Users should be able to safely install apps without it damaging their machine in a way that people installing fun EXEs from the web really aren't safe. Determining if software is malicious is equivalent to the halting problem, so the only way to do this is to sandbox them. And most desktop apps don't support being run with hyper-low privileges (for instance, LoadLibrary will normally fail from AppContainer because of the lowbox).

    Since Mac does it, it's possible. END.

    Expand the appstore mechanism and create a different sandbox (or none at all) for desktop applications. Make the additonal risks of desktop applications aware to the customers, but the option should still be there (I am not asking this for W8 by the way, but for one of the next versions)

    Screening of the submitted programs and the registration of developers should elimate most malware.

    Intune as a solution for sideloading? That's a joke, right? That's like saying "money is no problem, just go rob banks".

     

    2. The fewer buttons and dials and configuration options the user has to press and tweak, the less likely the app will break, the more likely it will work on a tablet and the more likely the user will get to spend their time enjoying the content of the app and not the mechanics of your config files.

    It kind of baffles me to hear someone complaining that the UI isn't complex enough. Come on. This is progress. We don't want to have to navigate stupid menus or find hidden settings in order to consume content. Let your users get the content without having to think about it. Every second they are wasting navigating your menus or clicking your buttons is a second they are pissed off at your app for not letting them do what they wanted to do, i.e. consume the media your app exposes.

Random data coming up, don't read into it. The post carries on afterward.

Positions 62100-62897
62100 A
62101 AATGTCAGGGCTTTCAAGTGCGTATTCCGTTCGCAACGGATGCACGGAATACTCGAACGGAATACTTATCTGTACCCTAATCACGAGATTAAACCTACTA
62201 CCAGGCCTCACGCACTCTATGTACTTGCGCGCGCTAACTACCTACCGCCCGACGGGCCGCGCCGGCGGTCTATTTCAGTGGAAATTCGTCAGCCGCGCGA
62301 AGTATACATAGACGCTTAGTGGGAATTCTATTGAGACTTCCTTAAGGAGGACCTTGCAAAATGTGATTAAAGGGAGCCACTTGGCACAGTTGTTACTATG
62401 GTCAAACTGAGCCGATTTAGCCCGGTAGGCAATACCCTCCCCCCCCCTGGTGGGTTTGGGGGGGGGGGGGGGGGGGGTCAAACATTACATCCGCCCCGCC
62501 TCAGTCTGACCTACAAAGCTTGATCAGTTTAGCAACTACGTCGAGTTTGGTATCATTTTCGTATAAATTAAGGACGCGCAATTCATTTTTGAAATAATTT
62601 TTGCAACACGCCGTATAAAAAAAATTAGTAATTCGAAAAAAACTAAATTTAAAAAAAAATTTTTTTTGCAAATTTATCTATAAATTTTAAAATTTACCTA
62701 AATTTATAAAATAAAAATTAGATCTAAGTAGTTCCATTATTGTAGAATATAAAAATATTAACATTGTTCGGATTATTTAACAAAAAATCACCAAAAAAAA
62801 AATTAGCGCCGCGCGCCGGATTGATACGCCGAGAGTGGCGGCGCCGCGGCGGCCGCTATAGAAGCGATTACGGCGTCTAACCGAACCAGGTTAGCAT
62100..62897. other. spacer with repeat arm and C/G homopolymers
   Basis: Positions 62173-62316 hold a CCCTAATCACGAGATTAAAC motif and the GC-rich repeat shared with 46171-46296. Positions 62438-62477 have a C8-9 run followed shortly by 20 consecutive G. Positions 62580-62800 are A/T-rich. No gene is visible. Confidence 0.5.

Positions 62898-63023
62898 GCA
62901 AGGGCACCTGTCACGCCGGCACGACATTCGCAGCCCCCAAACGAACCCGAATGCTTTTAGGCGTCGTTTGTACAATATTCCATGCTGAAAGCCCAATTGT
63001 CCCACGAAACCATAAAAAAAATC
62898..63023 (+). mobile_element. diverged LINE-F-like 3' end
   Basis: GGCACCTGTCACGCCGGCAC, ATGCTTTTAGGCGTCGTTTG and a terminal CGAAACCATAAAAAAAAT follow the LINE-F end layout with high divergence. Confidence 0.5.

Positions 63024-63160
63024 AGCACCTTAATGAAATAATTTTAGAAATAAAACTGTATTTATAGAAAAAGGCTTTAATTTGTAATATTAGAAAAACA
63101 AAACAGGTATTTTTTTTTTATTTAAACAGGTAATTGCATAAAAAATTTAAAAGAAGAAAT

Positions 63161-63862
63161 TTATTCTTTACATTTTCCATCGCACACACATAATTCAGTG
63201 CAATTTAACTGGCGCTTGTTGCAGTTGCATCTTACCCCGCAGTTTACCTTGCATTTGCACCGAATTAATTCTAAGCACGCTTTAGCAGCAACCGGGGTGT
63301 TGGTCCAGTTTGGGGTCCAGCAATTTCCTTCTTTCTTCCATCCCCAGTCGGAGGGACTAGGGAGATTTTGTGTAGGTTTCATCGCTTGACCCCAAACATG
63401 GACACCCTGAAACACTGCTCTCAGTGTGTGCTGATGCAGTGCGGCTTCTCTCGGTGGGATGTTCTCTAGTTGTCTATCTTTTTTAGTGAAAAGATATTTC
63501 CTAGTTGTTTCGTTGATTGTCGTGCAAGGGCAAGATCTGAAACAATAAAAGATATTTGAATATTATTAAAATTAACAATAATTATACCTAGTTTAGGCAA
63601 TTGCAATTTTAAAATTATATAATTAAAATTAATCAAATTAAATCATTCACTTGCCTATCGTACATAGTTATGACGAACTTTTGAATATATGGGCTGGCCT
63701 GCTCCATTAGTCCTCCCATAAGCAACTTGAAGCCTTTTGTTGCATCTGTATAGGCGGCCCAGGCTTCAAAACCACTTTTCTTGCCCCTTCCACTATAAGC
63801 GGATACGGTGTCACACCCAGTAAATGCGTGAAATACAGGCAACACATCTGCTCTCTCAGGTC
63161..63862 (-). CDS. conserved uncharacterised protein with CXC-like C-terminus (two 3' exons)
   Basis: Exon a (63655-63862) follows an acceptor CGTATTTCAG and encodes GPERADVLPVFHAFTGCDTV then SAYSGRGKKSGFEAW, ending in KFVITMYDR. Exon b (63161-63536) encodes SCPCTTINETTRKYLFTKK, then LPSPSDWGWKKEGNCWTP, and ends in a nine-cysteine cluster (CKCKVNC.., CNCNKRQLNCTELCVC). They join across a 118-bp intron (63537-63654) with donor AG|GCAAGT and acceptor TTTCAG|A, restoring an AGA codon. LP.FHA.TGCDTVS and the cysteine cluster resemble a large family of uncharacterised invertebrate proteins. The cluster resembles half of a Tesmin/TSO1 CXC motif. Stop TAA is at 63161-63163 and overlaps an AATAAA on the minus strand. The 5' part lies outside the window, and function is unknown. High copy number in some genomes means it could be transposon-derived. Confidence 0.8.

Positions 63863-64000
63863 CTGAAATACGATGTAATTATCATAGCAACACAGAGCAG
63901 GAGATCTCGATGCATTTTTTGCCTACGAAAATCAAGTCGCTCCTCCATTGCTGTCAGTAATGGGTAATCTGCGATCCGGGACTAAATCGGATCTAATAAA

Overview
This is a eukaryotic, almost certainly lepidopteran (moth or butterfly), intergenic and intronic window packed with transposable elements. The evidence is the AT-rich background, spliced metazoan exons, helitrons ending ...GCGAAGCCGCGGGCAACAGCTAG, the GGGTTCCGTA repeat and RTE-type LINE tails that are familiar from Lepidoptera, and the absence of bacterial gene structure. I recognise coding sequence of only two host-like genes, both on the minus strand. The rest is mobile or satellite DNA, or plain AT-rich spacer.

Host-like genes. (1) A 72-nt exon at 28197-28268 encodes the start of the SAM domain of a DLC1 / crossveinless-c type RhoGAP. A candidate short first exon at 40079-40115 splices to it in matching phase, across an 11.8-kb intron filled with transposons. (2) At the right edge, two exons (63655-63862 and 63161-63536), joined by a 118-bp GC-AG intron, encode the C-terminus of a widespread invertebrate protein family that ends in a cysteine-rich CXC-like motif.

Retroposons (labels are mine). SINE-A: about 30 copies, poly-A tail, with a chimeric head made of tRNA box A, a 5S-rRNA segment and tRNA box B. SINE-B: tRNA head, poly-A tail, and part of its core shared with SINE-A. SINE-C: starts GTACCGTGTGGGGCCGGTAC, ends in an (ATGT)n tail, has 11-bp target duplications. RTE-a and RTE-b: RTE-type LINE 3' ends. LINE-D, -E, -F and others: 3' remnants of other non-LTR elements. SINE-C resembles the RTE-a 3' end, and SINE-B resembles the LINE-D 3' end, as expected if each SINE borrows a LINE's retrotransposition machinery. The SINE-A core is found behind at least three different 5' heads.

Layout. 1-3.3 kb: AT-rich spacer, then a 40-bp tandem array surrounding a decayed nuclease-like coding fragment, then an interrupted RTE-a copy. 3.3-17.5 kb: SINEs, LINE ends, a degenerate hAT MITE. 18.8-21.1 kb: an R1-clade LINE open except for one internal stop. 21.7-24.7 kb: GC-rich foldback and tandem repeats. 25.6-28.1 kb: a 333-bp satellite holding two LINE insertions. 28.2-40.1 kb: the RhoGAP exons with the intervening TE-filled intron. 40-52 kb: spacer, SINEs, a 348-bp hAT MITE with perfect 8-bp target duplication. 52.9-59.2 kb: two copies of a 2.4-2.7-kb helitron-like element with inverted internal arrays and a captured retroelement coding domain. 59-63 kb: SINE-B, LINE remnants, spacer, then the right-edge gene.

So, something like this is progress? If showing buttons makes something less aesthetically pleasing but more helpful than you go for the buttons. It's that simple.

  • User profile image
    contextfree`

    imo it's progress over the Win7 situation where the settings dialog/menu is in a different place in every app (and in some apps already was hidden, e.g. in Explorer or Media Player under "Alt").

  • User profile image
    blowdart
  • User profile image
    bondsbw

    @contextfree`:

    , contextfree` wrote

    I don't quite get why in this situation I wouldn't just keep it as a desktop app at least until the API and/or hardware situation improves. I mean, where is the requirement to make a "metro" app actually coming from?

    Our software is mobile in nature.  Our clients are, thusly, salivating over the iPads and Android devices, and now Windows 8/RT devices.

    Now, our mobile apps are designed to use a keyboard and mouse.  If they want a tablet, we'll have to start over on the UI front.  That's a big step... so I'm looking at the future.  Is WinRT the future for developing on the Microsoft stack?  I go back to my original post:

    My message to Microsoft:  Give developers the power of desktop applications in the Modern world.  This MUST happen if your vision of reducing and finally removing the desktop from existence can ever come true.

    I need to develop on a stable platform.  The Windows platform appears to be a moving target right now.  If I am to invest my software development in this platform, I need to know:

    1. Will Microsoft build out WinRT as the ultimate replacement for Win32 and desktop applications?
    2. If so, will the WinRT platform incorporate these use cases I have described?

    My assumption for question 1 is "yes".  I have to assume that, since Microsoft may have put their entire company on the line with this new platform.  My current answer to 2 seems to still be "no", or at least, "not without hassle".  If that is going to change in the next couple of years, I'll start porting my application to WinRT.  Otherwise, I may need to look into another mobile platform.